DOJ Case Against Arpaio Could Be Impacted By New Revelations
New questions about whether Maricopa County Sheriff’s Office deputies had a practice of stealing from immigrants and revelations that the sheriff’s office failed to share evidence is now impacting a U.S. Department of Justice racial profiling lawsuit against the sheriff.
Last year, as the result of a separate lawsuit, U.S. District Court Judge Murray Snow found the sheriff’s office racially profiled against Latino drivers. Snow then appointed a court-appointed monitor.
In recent months, new evidence has come to light that deputies in the sheriff’s Human Smuggling Unit hoarded ID cards, driver's licenses, purses and licenses plates without following normal protocols for handling evidence.
That’s raised questions about whether deputies were shaking down immigrants. Snow found MCSO’s own internal investigation to be inadequate and on Tuesday he filed an order giving the monitor broader authority to investigate these internal cases.
In response to that order, lawyers for the sheriff on Thursday filed documents related to its internal investigation to the court under seal.
A discovery in May that one deputy was hoarding recordings of hundreds of traffic stops in his garage revealed it was common for sheriff's deputies to record their activities. Yet plaintiffs in both cases say they did not receive all of the relevant video they should have during the discovery phase of litigation.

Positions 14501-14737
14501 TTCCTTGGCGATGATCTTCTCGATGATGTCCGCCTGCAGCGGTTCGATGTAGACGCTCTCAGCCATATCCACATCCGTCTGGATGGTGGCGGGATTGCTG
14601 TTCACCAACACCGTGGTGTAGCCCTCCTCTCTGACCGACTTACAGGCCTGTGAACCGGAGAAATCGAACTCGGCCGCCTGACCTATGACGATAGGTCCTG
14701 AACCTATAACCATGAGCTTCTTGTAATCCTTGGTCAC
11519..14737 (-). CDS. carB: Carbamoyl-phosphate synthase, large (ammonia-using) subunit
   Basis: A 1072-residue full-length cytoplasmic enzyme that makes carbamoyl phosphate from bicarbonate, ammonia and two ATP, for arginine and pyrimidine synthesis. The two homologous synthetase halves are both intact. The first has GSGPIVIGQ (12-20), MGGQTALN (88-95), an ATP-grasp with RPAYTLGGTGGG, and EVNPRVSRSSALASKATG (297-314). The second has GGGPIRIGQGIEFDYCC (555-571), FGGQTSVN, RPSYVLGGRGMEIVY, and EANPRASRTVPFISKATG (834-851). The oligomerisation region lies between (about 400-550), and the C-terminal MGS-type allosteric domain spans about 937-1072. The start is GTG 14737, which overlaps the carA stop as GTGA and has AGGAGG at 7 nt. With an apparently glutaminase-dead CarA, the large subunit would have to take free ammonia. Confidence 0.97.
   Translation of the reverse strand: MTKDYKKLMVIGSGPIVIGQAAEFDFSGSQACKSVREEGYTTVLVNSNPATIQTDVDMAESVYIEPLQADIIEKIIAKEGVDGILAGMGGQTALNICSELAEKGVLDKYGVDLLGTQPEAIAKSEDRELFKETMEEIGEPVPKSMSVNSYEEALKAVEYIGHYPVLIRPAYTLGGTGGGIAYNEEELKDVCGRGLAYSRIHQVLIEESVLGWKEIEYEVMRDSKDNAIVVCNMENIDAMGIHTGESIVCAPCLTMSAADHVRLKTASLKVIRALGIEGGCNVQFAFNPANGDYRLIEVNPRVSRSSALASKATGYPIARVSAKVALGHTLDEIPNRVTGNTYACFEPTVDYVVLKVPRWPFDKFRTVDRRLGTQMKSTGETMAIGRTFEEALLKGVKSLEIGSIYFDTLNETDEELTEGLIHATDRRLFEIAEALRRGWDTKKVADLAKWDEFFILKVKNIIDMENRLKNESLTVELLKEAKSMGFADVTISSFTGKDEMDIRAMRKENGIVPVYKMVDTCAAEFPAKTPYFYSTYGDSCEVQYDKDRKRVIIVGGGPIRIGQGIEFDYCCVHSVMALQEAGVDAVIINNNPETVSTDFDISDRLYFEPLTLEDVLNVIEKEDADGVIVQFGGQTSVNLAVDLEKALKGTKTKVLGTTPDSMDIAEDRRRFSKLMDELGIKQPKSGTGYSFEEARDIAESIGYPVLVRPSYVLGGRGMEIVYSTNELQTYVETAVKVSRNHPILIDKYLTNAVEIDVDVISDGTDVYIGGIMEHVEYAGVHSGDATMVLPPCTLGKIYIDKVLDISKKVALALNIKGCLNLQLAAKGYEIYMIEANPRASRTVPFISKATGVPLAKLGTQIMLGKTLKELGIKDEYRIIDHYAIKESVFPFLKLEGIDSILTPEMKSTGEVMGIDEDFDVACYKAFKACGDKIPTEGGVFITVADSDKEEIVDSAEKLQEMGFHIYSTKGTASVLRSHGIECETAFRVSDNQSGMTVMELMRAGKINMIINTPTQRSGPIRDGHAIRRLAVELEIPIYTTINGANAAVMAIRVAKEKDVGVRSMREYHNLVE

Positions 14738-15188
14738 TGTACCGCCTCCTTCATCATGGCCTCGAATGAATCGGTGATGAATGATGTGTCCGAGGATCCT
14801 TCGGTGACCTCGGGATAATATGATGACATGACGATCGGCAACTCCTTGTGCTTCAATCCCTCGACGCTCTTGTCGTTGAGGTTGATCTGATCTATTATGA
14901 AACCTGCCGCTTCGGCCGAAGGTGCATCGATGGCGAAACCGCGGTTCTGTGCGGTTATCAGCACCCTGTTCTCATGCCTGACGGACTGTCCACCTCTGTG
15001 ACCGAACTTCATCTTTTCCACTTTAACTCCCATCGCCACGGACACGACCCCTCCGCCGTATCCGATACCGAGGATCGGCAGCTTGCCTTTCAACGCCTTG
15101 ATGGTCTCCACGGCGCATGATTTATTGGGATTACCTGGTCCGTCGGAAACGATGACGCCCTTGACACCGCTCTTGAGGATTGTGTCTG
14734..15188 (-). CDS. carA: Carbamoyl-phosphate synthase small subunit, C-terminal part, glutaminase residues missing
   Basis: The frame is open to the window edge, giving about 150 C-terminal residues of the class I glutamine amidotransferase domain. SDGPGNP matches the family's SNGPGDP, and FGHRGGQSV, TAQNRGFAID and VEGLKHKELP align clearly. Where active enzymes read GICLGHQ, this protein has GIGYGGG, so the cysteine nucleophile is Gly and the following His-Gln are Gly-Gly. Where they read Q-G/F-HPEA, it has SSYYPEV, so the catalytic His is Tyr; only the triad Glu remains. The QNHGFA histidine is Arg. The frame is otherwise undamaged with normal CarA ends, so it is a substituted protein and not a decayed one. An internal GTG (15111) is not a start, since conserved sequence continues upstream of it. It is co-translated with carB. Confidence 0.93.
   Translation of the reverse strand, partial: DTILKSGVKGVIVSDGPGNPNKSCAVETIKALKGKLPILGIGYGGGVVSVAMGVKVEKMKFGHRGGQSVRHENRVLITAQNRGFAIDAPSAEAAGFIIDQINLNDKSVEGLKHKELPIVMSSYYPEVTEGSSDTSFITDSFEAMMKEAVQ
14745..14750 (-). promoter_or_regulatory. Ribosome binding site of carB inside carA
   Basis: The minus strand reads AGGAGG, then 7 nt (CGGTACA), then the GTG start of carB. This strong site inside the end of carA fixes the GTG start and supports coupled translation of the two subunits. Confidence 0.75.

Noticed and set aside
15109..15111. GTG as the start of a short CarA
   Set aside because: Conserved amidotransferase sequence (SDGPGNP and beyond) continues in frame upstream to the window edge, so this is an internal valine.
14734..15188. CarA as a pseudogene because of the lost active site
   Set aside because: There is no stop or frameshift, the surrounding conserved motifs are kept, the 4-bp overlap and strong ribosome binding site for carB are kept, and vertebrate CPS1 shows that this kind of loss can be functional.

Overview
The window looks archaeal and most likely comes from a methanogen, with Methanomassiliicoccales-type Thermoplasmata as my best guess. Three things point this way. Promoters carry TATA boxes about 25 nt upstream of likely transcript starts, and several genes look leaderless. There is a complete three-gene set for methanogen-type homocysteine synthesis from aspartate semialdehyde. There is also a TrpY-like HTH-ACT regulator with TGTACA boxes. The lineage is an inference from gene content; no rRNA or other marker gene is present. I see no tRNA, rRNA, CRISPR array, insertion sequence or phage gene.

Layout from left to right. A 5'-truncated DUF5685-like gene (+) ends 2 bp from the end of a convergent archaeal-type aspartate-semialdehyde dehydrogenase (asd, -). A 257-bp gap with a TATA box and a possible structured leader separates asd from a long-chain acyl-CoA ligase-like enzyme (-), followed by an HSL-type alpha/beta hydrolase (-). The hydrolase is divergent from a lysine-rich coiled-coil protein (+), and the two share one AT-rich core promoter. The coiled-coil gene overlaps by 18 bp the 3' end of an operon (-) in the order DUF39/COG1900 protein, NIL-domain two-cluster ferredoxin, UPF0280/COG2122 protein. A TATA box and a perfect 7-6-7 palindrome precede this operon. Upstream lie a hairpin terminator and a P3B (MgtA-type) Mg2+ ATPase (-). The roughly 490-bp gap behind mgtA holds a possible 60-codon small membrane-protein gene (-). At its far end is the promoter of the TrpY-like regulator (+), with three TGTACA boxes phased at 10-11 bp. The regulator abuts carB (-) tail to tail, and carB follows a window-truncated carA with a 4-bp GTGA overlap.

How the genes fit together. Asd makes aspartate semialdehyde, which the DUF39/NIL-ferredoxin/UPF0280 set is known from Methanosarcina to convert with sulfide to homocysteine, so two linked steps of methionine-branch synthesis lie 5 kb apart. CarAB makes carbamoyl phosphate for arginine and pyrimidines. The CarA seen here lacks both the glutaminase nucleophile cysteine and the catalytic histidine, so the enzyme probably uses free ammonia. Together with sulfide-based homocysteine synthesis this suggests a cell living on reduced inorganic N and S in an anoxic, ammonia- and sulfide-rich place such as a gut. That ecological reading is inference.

Lawyers for the U.S. Department of Justice are arguing these revelations impact their lawsuit against the sheriff, which accuses the sheriff's office of discriminating against Latinos during operations and in its jails.
In a brief filed on Wednesday, DOJ lawyers asked U.S. District Court Judge Roslyn Silver for permission to conduct additional depositions, as well as to request additional documents and video recordings from the sheriff’s office.
EDITOR'S NOTE: An earlier version of this story incorrectly stated that the sheriff's office never shared deputies' video footage in either case during the discovery phase of litigation, when in fact the sheriff's office shared some videos with the U.S. Department of Justice during discovery.
UPDATED 9:57 p.m.